Square Enix learned nothing from Marvel’s Avengers. That much is clear after spending several hours with the Babylon’s Fall closed beta test. This new games-as-a-service action title from Square Enix and Bayonetta developer PlatinumGames focuses — perhaps too much — on retaining players for hundreds of hours as they grind for the best gear. Like most lousy games-as-a-service titles, it forgets to invest in the mechanics that make action games fun, instead offering a terrible grind destined to alienate players in its attempts to retain them.
In Babylon’s Fall, players scale “The Ziggurat,” a gigantic tower based on the Tower of Babel from the Bible and the Babylonian Empire’s Etemenanki ziggurat. This seemingly endless structure is home to all sorts of angelic and demonic creatures, with treasure glittering around every corner.
Players are implanted with the Gideon Coffin, a mysterious ancient relic that allows them to wield two physical and two spectral weapons. These float behind the player like 2B’s weapons in Nier Automata or Legion in Astral Chain. You can potentially pull off three attacks at once, which sounds like it would be a badass visual spectacle. Instead, the execution makes it feel more like a sluggish button-masher.
While it still has lots of other issues, the divisive painterly look of the game has been refined to look better.
PlatinumGames titles are usually fast-paced affairs where attacking, dodging, and reacting to enemies at the right time is the key to stringing together long and flashy combos. Babylon’s Fall combat feels slow by comparison and lacks any satisfying feeling of impact. Because the game must account for parties of up to four players, enemies barely react to any of your attacks as their lengthy health bars slowly trickle downward.
Enemies, objectives, and levels are all too repetitive, and you never feel like you’re working with your teammates so much as standing next to them spamming attacks. Mission rewards include new weapons and armor, but they aren’t exciting enough for such a boring adventure.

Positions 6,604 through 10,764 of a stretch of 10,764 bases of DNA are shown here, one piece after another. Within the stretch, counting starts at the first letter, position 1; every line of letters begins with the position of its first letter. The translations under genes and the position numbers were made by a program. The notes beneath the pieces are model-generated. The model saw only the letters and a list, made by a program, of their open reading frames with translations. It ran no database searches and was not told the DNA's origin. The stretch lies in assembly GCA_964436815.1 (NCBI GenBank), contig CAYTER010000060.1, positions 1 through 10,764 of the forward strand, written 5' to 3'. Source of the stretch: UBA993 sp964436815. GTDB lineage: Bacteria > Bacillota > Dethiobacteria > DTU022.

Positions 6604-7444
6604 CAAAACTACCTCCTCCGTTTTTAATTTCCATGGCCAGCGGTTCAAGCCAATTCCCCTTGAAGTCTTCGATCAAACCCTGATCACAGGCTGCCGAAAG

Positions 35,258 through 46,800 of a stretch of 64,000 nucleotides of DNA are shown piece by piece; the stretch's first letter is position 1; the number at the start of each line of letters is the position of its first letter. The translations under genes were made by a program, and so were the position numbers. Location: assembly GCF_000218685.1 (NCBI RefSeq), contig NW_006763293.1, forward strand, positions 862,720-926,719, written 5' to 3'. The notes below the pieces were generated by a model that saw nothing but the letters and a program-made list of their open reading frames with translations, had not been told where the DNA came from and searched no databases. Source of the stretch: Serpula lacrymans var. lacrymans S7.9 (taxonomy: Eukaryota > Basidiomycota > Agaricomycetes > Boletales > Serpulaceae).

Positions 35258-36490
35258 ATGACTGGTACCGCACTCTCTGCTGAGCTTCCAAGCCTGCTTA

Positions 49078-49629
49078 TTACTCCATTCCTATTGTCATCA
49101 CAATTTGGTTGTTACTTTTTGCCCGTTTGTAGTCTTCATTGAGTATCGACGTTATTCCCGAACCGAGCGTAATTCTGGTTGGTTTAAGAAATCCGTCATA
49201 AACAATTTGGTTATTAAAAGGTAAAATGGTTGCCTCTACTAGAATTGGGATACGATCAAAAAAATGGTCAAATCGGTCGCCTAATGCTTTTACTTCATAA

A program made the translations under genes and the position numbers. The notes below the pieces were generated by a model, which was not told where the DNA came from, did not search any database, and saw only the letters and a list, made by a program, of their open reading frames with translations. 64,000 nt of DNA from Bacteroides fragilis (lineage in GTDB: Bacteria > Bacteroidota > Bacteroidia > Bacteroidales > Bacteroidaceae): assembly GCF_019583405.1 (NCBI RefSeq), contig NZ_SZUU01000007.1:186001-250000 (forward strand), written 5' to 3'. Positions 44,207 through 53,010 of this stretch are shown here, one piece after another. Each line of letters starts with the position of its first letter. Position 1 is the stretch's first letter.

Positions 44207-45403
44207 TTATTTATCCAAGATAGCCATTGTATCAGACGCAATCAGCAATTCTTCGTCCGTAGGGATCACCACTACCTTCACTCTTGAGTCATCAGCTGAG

After just a few hours of this beta, it’s clear that Babylon’s Fall doesn’t have much to offer PlatinumGames or fantasy fans. It’s reminiscent of early Marvel’s Avengers, where a lack of variety made things stale. Babylon’s Fall repeats all of those mistakes, but in a game that’s slower and more repetitive.
You aren’t playing as famous superheroes either.
The Real Problem
In Square Enix’s 2021 annual report for shareholders, President Yosuke Matsuda brought up the struggles of Marvel’s Avengers. He suggested that Crystal Dynamics caused these issues because it wasn’t the right fit for a games-as-a-service title.
“Taking on the GaaS model highlighted issues that we are likely to face in future game development efforts, such as the need to select game designs that mesh with the unique attributes and tastes of our studios and development teams,” he said. “How we go about creating new experiences by incorporating this trend into our game design is a key question that we will need to answer going forward.”
As the next games-as-a-service title from Square Enix, Babylon’s Fall had the chance to answer that question. It doesn’t, and it won’t. Instead, it repeats many of the same blunders in a way that almost seems intentional. Admittedly, the development of this title overlapped with Marvel’s Avengers, but PlatinumGames still had a year to learn from Marvel’s Avengers’ mistakes to improve their game.
While Matsuda’s statement shifts the blame on the developers, the common denominator of both games is Square Enix.
If the Japanese publisher continues to put out games-as-a-service titles, it needs to reassess the approach. Deliberately grindy games are not fun, and a lack of engaging loot, enemy variety, and location variety will also bore players in the long term. Just look at what happened to Anthem.
Square Enix can’t expect players to embrace a title that is so slow and tedious. Marvel’s Avengers has spent the past year making up for its mistakes and just barely managed it had a solid core concept and recognizable characters. Babylon’s Fall also looks doomed to have a rocky launch, but its core seems too dull to salvage.